As a result, on April 5, 2022, the NRC announced it was embarking on a two-year rulemaking process to redress multiple violations of federal law committed by the agency and the industry in the Subsequent License Renewal review process.

According to the IPCC report, license extensions are a lot cheaper than new construction. But continuing to extend nuclear operations to extremes (20-40 years beyond originally intended operational life) increases the risk of nuclear catastrophe. Beyond Nuclear has opposed license extensions because of significant “technical knowledge gaps” in understanding how the materials in reactor systems, structures and components (particularly the large irreplaceable concrete containments and embrittled reactor pressure vessels) affect this risk.

The increasing costs needed to support license extensions also divert funds from the real climate solutions such as renewable energy. Furthermore, reactor owners have downplayed the uncertainty of an accelerating climate crisis and fail to substantially prepare for worst case extreme weather impacts.

A rash of large “advanced” reactors initially advertised to address climate change with a so-called “nuclear renaissance” that commenced in the U.S. in 2006 has all but completely collapsed in suspensions, cancellations and abandonment. The IPCC report notes that in North America and Europe construction times for new reactors can run longer than 13-15 years with costs 3-4 times those initially predicted.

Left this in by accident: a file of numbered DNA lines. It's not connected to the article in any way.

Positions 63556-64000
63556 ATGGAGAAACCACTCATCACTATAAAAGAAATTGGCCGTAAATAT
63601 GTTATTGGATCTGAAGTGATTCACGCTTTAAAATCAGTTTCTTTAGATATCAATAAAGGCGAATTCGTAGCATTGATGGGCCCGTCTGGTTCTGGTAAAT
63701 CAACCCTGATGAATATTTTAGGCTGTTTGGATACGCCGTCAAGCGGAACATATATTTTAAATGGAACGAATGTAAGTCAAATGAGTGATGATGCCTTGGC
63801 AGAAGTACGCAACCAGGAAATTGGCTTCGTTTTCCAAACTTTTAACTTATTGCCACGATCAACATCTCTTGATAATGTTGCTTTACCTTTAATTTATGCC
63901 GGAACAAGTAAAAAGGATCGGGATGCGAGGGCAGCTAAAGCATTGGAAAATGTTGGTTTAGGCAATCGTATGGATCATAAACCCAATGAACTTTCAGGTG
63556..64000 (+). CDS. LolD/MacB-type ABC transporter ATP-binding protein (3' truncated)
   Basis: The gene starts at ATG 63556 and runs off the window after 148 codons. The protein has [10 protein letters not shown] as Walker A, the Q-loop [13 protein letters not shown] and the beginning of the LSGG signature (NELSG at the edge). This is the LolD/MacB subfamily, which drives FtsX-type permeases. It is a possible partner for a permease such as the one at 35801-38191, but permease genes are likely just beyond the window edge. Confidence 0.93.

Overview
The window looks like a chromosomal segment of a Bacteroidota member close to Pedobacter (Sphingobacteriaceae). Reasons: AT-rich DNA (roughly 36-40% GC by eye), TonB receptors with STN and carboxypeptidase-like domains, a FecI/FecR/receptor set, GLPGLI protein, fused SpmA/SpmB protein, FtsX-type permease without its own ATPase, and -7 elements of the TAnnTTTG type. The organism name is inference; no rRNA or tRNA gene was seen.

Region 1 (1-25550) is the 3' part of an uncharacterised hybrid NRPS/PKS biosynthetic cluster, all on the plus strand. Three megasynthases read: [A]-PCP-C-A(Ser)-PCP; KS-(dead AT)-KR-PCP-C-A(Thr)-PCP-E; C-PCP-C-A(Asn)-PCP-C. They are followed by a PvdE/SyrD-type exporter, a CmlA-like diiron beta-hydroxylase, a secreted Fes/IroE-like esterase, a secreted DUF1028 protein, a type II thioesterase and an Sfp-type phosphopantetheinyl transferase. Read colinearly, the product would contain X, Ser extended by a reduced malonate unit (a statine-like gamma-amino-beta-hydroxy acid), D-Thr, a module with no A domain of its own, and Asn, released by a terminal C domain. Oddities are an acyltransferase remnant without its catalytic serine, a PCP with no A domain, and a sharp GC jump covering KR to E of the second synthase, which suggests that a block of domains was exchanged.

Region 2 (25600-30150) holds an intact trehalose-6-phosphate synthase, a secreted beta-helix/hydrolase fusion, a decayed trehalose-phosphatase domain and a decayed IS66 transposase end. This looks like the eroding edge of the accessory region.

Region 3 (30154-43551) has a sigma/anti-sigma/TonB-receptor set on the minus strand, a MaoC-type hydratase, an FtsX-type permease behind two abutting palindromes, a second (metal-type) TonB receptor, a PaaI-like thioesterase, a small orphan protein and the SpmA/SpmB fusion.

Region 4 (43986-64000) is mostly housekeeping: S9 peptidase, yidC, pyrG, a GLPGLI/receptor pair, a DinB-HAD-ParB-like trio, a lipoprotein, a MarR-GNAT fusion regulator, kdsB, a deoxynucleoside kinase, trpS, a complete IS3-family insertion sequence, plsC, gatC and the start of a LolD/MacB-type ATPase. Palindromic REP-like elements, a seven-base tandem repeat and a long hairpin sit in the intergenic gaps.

For those countries choosing nuclear power, the report finds that “stable political conditions and support, clear regulatory regimes, and adequate financial framework are crucial”. As the climate crisis worsens, global conflicts will increase because of border and resource disputes (food, water, etc). Mass economic dislocation and population relocation will ensue and will likely trigger widening wars. Nuclear power facilities will prove vulnerable to design and operating conditions never contemplated, a point vividly demonstrated by Russia’s unprecedented invasion of Ukraine, where operating nuclear power stations are now exposed to battlefield conditions.

The report states that “Most of the countries which might introduce nuclear power in the future for their climate change mitigation benefits do not envision developing their own full fuel cycle, significantly reducing any risks that might be linked to proliferation”. However, some “advanced” reactor designs — such as Bill Gates’s TerraPower Natrium Small Modular Reactor (SMR), uses as a fuel source mined uranium, which has been enriched to just under 20%. Once these fast reactors are exported they are ideal for trading out these fuel cores for plutonium power cores and nuclear weapons. This has been identified with very serious proliferation implications.

Beyond Nuclear, and others, have repeatedly stated, nuclear power is too slow, too expensive, and too dangerous to address our climate crisis. We need to, instead, invest the money we are earmarking for nuclear energy into wind, solar, energy efficiency, conservation and maintenance of natural ecosystems, as we move away with all deliberate haste, from fossil fuels.